It is often served with various toppings such as – onion, tomato, chana, chole, peanut, white pea, chilly, coriander leaves, mint chutney, dry ginger chutney, yogurt, fennel, cumin, dry mango powder, black salt, besan sev, broken wheat papdi, fried rice crispies, or crushed golgappa. This is one dish which can never go wrong.
The queen of snacks is rated high in demand by all. It is one of the few street foods that has a high shelf life and is good as a travel food. The Rajasthani version has a crisp exterior but the skin can be easily broken into the hollowed centre. It is then filled with a dry potato preparation and topped with sweet-spicy chutney.
Punjab ke Chole Bhature
Huge and puffed-up bhaturas qualify as the ?Hulk? of street foods in India. It has a massive and loyal fan following from all corners of India. There are various methods to prepare Kabuli Chole (Chickpea), not to be confused with Desi Chana (Bengal gram). It can be cooked in mustard oil, Ghee, Dalda and refined oil. It can be flavoured with yogurt, tamarind, tomato, onion, watery-thin gravy, dry-roasted-with-lot-of-oil or the simple Jain version. Choose what you might, it is going to taste awesome. Bhatura could easily be confused with Bengali Loochi (refined flour poori). But Bhatura has semolina for a nice crispy texture and yogurt for a fermented kick. It can remain crispy for a long time provided it?s been prepared by a true street-food artist.
Kolkata?s chaat vendors have done wonders with this humble dish of fried whole wheat round-lets. There are two major types of phuchkas – whole wheat flour and semolina. But the real taste is derived from what goes inside it – the filling and spicy water. There are white peas, green peas, kabuli chola, desi chana, potato, boondi, vegetable mixture, raw mango, any one or a combination of few that qualify as the filling. The taste of the spice-and-mint-based water is the deciding factor. The water can be spicy, very spicy, not spicy, sour, sweet water, yogurt-based or chutney-based. Almost every vendor stocks up on at least two varieties to maintain the foot-fall.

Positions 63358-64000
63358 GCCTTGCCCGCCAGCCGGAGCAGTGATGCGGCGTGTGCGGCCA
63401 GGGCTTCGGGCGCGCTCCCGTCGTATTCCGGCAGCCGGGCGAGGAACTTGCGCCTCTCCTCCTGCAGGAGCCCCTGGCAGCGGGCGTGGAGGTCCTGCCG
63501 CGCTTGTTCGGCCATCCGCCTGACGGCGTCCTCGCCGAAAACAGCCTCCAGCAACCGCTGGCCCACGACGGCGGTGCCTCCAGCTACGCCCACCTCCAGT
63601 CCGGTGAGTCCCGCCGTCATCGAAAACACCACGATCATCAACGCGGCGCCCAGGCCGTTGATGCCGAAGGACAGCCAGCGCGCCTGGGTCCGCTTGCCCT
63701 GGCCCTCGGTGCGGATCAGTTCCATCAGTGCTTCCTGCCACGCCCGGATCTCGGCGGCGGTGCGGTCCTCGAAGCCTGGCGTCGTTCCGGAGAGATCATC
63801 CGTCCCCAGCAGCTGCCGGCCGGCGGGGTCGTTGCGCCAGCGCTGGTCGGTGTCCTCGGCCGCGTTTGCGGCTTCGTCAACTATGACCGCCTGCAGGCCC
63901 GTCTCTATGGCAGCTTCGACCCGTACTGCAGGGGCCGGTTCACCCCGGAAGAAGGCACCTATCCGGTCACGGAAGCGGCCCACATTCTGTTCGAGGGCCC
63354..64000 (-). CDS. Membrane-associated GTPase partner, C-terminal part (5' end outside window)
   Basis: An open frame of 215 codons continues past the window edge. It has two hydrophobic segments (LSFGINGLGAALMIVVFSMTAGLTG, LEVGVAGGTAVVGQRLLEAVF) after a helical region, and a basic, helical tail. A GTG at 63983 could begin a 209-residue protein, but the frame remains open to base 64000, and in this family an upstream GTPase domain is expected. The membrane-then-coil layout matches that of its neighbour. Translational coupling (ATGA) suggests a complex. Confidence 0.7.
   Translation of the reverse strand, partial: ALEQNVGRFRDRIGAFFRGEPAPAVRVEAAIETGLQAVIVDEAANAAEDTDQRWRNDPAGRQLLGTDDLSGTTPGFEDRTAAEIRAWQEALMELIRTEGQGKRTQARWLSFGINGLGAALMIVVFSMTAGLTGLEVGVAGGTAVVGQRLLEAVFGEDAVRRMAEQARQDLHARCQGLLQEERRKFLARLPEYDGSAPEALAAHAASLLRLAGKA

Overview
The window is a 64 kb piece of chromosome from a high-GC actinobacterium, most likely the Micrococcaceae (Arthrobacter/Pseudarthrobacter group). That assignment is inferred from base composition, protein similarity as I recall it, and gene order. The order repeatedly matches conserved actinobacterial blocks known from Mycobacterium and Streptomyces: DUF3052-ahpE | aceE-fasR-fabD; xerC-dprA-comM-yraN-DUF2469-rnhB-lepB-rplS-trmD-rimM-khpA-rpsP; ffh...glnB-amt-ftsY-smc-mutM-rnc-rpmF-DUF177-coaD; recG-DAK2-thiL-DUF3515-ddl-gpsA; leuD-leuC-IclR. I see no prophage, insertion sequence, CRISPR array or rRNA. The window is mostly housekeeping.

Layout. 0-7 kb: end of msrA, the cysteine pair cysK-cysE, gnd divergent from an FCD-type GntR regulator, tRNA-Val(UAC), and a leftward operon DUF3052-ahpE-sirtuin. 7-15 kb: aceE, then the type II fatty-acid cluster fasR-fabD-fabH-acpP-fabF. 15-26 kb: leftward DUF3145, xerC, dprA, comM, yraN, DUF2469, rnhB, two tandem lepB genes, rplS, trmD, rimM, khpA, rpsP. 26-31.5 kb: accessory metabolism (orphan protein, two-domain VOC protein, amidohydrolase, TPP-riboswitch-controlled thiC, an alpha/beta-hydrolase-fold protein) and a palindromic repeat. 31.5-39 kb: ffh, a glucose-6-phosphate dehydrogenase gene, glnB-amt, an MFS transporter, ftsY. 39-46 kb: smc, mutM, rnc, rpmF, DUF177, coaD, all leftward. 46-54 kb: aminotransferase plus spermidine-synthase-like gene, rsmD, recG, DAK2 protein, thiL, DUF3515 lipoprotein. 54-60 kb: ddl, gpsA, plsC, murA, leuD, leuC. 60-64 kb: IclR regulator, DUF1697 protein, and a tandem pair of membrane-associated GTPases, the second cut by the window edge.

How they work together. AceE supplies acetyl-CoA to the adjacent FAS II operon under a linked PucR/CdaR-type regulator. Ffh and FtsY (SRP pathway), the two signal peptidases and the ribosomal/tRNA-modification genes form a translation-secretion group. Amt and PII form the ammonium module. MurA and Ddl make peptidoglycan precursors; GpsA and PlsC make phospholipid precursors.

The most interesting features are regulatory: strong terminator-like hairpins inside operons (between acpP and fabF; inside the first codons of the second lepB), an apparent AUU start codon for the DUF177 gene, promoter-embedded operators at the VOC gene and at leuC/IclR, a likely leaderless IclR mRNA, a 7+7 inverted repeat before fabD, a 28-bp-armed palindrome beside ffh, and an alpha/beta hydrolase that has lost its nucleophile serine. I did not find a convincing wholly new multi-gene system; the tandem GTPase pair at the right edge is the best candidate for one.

First there were Gujaratis and then came Kesha Malam, the maverick from Kutch who concocted Dabeli. Traditionally, it was potato mixture with Dabeli Masala (a unique off-shoot of garam masala including peanut, dry coconut and dry red chilly) and garlic chutney. The name Dabeli literally means ?pressed? between two layers of our desi Pav. The modern version of Dabeli has a proper patty made with potato, beans, peanut, chillies and green peas. It is placed between the pav or sometimes burger-bun with garlic chutney and Dabeli masala, topped with besan sev.
Litti-Chokha from Bihar
Litti is made with Sattu which is derived from chana dal (Bengalgram lentil), or with a combination of rice, wheat, millet, sorghum, lentils, onion, garlic, chilly, pepper corn, corn and any other ingredient of your choice. Chokha is either made with tomato, or with the more popular potato. Regardless of the choice of grain and starch, the end result will leave anyone asking for another helping.
This unique combination of street-food, from the by lanes of Indore, will first hit you for its oddity; poha is savoury and Jalebi sweet. Nevertheless, this offbeat pairing will make your gorge. There is not much to say about the recipe or hidden ingredient in poha. In Indore, the poha has no potatoes. But topping it with raw onions and Indori sev (thick sev) is a must. The Jalebi served along with poha and eaten either together or just after poha makes this unique experience remarkable.